One feedback I got today is to not display the banner any more if the
person donated.
On Dec 3, 2015 16:37, "Liam Wyatt" <> wrote:

> TL;DR - we've reached "peak banner", how do we change the fundraising
> model to be about working smarter, not just pushing harder. This needs
> to be part of a broader process that involves strategic planning
> transparency, endowment discussions, editor-recruitment, etc. Not just
> about fullscreen advertising.
> I, along with many here, am dismayed that the banners are now at the
> stage of being fullscreen. However, as others have mentioned, the
> actual text of the request has been adjusted following a reasonably
> collaborative process to identify text that is both effective and
> acceptable to the community. Also, the fundraising team have been
> placed in the difficult position of being told to raise a LOT more
> money without being given more methods to do so.[1] Naturally then,
> there is a point where the existing methods reach their maximum
> effectiveness, and capacity is stretched to the point where awkward
> mistakes happen.[2]
> At this point, I suspect we've reached "peak banner".
> Rather like "peak oil" - after drilling the same oil reserve for a
> long time, you have to pump exponentially harder to maintain a steady
> flow.[2] Furthermore, the harder you pump today, the more difficult it
> will be tomorrow. I think we've reached that point with the
> fundraising advertising and emails. We know that the donation amounts
> are decreasing, but the budget is increasing. There are many suggested
> reasons for the decreased supply (relevant parables for this include
> "killing the goose that laid the golden egg" and "the boy who cried
> wolf"). So it's now time to talk about pumping smarter, not harder.
> An important part of that shift is the recently-opened (but longtime
> mooted) discussion about an endowment. I commend Lisa's essay[3] as an
> excellent start to formulating a long-term plan. There are many
> important questions that would need to be answered as part of that
> strategy. People interested in this really ought to read her thoughts
> on creating a "growing endowment" and the advantages/challenges this
> would bring. Carefully and consultatively addressing the challenges in
> creating an endowment would also go a long way towards fixing other
> related concerns:
> - Improving the transparency of the WMF strategy and the way decisions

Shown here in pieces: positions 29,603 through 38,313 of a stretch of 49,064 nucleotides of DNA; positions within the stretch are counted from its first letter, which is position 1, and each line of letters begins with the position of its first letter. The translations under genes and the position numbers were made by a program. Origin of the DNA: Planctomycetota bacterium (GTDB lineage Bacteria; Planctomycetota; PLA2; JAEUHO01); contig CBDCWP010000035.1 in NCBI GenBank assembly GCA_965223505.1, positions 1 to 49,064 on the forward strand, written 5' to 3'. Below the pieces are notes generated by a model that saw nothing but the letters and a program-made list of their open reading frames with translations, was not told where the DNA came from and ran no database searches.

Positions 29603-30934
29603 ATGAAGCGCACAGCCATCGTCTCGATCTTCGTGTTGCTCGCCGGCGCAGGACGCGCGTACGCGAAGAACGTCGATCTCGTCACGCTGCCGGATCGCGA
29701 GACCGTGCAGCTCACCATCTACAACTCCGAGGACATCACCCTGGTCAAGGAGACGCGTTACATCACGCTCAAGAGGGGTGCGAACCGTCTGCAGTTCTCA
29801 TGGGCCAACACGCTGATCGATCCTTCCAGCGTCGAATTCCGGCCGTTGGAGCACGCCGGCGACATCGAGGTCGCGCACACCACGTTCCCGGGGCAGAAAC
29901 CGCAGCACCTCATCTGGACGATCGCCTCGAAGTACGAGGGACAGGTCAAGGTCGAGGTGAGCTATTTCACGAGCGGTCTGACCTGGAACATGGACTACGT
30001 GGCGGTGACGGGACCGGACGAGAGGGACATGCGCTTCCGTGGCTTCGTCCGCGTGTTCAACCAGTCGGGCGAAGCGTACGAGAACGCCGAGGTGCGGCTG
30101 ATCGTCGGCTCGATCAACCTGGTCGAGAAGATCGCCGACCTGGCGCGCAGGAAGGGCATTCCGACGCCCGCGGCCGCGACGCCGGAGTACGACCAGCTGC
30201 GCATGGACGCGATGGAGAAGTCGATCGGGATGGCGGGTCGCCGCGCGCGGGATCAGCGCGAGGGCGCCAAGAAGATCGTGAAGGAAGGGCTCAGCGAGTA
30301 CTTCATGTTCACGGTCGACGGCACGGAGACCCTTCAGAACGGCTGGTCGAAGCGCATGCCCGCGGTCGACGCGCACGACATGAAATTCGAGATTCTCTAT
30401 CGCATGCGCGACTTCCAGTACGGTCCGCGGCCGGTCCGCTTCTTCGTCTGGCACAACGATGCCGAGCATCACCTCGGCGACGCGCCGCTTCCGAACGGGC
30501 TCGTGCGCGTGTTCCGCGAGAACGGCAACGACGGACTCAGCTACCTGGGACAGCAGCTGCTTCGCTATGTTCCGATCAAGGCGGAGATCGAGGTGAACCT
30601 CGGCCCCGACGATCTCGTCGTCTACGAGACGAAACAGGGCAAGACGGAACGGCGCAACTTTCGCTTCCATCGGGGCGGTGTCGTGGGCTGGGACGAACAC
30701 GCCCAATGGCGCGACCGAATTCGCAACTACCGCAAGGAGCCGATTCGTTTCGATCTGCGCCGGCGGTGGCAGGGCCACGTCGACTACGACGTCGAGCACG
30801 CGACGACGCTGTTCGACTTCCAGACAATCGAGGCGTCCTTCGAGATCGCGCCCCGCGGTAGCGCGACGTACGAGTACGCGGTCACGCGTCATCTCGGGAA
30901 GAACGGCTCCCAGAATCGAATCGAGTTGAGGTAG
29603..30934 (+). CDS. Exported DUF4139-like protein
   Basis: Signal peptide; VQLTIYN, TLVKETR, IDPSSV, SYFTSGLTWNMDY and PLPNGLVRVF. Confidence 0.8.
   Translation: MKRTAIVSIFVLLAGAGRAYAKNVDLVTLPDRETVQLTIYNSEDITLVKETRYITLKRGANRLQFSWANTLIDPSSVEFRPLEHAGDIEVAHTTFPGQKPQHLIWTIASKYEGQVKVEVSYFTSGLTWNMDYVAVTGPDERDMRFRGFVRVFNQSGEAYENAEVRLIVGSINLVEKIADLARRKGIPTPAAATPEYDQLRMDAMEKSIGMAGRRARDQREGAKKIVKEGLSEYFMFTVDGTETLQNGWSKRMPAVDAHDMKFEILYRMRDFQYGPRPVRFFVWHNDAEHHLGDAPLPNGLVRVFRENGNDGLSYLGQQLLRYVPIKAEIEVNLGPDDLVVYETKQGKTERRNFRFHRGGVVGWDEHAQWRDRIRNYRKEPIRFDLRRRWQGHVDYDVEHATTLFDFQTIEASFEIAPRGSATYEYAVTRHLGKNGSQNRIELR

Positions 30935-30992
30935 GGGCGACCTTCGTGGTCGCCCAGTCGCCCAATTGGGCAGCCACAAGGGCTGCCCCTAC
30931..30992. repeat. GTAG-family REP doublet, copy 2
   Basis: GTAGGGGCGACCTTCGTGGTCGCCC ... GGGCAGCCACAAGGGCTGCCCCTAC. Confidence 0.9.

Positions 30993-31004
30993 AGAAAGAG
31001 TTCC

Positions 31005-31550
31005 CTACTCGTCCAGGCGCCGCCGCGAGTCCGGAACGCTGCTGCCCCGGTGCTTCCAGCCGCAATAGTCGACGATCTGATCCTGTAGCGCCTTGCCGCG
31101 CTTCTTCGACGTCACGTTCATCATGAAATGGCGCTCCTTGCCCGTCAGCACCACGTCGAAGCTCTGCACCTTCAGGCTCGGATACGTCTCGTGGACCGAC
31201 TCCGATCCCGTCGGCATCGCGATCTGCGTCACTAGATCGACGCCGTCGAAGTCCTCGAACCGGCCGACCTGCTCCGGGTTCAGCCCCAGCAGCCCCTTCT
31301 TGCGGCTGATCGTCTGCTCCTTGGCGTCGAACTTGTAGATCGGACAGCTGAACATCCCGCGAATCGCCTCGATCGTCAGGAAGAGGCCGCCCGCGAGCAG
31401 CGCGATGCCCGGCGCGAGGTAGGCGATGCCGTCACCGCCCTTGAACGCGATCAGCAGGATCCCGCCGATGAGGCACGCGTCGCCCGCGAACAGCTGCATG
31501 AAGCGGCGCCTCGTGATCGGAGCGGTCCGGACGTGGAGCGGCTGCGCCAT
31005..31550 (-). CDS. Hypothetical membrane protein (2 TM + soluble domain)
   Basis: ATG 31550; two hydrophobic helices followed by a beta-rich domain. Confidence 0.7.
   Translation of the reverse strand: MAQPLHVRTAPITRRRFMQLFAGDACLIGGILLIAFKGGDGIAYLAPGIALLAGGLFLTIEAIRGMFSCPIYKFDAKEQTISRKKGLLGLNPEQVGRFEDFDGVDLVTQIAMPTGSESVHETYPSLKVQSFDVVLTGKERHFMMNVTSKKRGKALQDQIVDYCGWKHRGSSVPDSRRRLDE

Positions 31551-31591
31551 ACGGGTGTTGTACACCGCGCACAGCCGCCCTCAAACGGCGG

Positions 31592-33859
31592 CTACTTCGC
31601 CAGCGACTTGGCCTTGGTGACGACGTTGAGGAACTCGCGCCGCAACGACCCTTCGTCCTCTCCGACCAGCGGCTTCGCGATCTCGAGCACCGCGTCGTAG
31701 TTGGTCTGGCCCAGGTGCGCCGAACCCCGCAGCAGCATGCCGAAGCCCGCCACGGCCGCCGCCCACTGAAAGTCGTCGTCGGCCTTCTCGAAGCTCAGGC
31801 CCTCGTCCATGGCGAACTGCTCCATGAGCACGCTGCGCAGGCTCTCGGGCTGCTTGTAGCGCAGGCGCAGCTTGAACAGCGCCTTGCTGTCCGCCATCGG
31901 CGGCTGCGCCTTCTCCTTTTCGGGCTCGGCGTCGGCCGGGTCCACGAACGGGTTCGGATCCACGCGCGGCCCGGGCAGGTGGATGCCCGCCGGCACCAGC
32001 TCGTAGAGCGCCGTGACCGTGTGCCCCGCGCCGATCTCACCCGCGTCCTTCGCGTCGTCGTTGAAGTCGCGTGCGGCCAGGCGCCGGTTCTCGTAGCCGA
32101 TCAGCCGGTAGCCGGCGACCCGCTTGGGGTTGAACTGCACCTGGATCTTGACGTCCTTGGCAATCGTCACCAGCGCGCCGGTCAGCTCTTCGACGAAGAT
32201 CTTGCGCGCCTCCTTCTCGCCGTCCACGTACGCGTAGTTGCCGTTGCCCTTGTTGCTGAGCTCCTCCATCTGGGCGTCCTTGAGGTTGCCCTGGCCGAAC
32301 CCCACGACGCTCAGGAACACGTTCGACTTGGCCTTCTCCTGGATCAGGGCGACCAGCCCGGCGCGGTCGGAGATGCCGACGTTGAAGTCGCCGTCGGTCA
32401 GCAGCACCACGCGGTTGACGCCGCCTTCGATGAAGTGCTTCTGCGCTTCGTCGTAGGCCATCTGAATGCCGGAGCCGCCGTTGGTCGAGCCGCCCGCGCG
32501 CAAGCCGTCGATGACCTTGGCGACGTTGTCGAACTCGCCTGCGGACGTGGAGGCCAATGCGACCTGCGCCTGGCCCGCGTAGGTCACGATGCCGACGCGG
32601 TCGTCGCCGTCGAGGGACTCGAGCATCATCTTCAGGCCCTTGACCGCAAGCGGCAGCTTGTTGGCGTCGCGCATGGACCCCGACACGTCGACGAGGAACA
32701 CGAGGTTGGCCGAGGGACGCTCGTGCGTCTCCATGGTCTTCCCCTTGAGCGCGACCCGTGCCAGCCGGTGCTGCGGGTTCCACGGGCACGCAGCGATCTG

> are made (see also the discussion about the FDC recommendations[4])
> - Having the global community, especially the Chapters which have
> local fundraising capacity, involved in the fundraising process -
> rather than being held at arms length. The community should be seen as
> the fundraiser's biggest asset, not the pageview numbers.
> - culturally sensitive communication (to avoid things like the email
> saying "let's end this" being translated into French as the
> *equivalent* of "I challenge you to a fight to the death")
> - Integrating the activities of fundraising as "part of the movement"
> rather than as something that is held/holds itself apart. The WMF
> donor database, for example, has tens of thousands of people who would
> be interested in learning to edit. Why have we never tried to create a
> [privacy-policy-compliant] way of introducing those people to their
> local communities/chapters to help address the other strategic
> challenge of "editor recruitment and retention".
> - Addressing some of the inequities of how money is
> raised/disseminated across our movement which are based on rules
> "grandfathered in" from chapter-fundraising rules prior to the "Haifa
> letter".
> - movement calendars (to avoid things like this year's fundraising
> clash with WikiLovesMonuments)
> Some people say that the fundraising goal is too high. Perhaps, but we
> also have a long list of fixes-needed and wanted-features. We can't do
> a lot more with a lot less, although we can certainly increase the
> efficiency/transparency of how the existing WMF budget is spent!
> However, with the increased total budget, also comes a increased
> expectation of results. I think that a lot of my own frustration comes
> from this - I could probably be supportive of a fullscreen banner IF I
> felt the results justified it. But, for just one example, as Andrea
> described today[5], Wikisource has NEVER received any dedicated
> support despite years of that community begging for it.
> I've probably written too much now... sorry!
> -Liam
> [1] Side note: If you'd like to apply for what is think is probably
> the hardest (and therefore very important) job in Wikimedia, WMF
> Fundraising is hiring a community-liaison role:
> [2] like saying "A year ago, you gave 0.00 € to keep Wikipedia online
> and ad-free."
> [2] Yes, I realise the metaphor
> isn't perfect. Oil is a non-renewable resource while donations are
> potentially renewable.
> [3]
> [4] and thank you Lila for your response on that topic thus far
> [5]
> Peace, love & metadata
> On 3 December 2015 at 09:16, Andreas Kolbe <> wrote:
> > Article in the Washington Post:
> >
> >
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